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Resuscitation. 2014 Sep;85(9):1287-90. doi: 10.1016/j.resuscitation.2014.06.013. Epub 2014 Jun 28.

The impact of ultra-brief chest compression-only CPR video training on responsiveness, compression rate, and hands-off time interval among bystanders in a shopping mall.

Author information

1
The Ohio State University, Center for EMS, Department of Emergency Medicine, Columbus, OH, United States. Electronic address: Ashish.panchal@osumc.edu.
2
University of Arizona, Tucson, AZ, United States.
3
Maricopa Integrated Health Services , Phoenix, AZ, United States.

Abstract

BACKGROUND:

Recent studies have demonstrated higher-quality chest compressions (CCs) following a 60 s ultra-brief video (UBV) on compression-only CPR (CO-CPR). However, the effectiveness of UBVs as a CPR-teaching tool for lay bystanders in public venues remains unknown.

OBJECTIVE:

Determine whether an UBV is effective in teaching laypersons CO-CPR in a public setting and if viewing leads to superior responsiveness and CPR skills.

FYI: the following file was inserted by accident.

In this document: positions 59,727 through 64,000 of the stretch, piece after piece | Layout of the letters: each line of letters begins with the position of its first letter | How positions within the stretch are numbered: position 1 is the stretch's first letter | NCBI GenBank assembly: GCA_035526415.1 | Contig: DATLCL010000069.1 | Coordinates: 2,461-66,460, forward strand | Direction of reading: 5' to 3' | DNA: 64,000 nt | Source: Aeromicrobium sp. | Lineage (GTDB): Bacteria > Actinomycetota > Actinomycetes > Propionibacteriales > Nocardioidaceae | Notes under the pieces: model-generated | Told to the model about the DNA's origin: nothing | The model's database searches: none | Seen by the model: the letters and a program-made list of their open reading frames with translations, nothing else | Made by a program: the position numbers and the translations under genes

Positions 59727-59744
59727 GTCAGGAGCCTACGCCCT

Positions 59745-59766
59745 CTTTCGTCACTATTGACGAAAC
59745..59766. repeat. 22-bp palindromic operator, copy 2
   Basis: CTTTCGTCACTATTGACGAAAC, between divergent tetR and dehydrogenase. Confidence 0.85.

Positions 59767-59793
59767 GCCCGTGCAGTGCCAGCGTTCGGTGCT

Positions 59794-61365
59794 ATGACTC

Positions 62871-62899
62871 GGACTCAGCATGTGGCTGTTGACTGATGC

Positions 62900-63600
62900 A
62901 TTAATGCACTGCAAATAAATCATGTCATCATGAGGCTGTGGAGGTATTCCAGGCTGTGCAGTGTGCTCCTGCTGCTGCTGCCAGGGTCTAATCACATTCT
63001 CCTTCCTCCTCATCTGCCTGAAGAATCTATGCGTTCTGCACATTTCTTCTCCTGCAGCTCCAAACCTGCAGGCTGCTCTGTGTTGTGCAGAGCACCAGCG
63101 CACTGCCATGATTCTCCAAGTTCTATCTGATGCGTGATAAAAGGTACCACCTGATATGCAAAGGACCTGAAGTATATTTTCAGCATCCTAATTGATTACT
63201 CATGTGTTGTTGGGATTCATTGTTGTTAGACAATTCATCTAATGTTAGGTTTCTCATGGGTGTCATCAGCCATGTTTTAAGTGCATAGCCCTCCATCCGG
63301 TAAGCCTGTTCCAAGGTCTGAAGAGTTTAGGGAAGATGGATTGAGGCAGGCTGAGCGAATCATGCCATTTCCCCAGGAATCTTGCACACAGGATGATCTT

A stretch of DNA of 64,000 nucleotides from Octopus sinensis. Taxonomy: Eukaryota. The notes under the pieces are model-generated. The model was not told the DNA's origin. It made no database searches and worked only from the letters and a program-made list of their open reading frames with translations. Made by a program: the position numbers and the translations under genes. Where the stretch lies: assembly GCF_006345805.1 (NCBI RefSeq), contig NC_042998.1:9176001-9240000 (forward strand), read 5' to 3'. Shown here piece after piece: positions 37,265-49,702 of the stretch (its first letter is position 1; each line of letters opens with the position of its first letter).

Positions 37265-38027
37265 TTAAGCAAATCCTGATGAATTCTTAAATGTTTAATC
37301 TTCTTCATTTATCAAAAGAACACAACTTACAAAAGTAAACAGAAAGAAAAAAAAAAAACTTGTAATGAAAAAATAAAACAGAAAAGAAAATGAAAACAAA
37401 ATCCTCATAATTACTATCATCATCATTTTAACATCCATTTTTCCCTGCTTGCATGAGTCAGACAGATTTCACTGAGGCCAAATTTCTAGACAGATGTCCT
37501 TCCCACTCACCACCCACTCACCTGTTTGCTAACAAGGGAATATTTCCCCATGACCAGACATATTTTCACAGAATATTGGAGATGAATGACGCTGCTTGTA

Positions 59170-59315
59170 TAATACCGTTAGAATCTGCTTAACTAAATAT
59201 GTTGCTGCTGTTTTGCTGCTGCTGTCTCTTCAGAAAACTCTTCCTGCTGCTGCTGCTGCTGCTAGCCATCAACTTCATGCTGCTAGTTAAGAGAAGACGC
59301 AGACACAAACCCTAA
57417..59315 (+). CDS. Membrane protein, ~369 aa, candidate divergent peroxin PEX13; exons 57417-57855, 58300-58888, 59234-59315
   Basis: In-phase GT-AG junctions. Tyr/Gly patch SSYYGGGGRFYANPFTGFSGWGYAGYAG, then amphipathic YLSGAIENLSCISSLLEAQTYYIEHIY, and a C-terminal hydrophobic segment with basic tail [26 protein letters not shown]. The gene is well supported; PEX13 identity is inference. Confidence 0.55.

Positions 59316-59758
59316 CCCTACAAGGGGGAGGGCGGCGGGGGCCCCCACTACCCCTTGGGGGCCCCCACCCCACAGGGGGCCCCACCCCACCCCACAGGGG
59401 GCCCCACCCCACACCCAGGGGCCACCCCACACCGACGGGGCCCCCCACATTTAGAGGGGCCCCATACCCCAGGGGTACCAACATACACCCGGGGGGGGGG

METHODS:

Adult lay bystanders were enrolled in a public shopping mall and randomized to: (1) Control (CTR): sat idle for 60 s; (2) UBV: watched a 60 s UBV on CO-CPR. Subjects were read a scenario detailing a sudden collapse in the mall and asked to do what they "thought was best" on a mannequin. Performance measures were recorded for 2 min: responsiveness (time to call 911 and first CCs) and CPR quality [CC depth, rate, hands-off interval (time without CC after first CC)].

RESULTS:

One hundred subjects were enrolled. Demographics were similar between groups. UBV subjects called 911 more frequently (percent difference: 31%) and initiated CCs sooner in the arrest scenario (median difference (MD): 5 s). UBV cohort had increased CC rate (MD: 19 cpm) and decreased hands-off interval (MD: 27 s). There was no difference in CC depth.

CONCLUSION:

Bystanders with UBV training in a shopping mall had significantly improved responsiveness, CC rate, and decreased hands-off interval. Given the short length of training, UBV may have potential as a ubiquitous intervention for public venues to help improve bystander reaction to arrest and CO-CPR performance.

KEYWORDS:

CPR; CPR performance; CPR responsiveness; CPR teaching; Cardiac arrest; Lay bystander, Bystander CPR; Public; Shopping mall; Ultra-brief video

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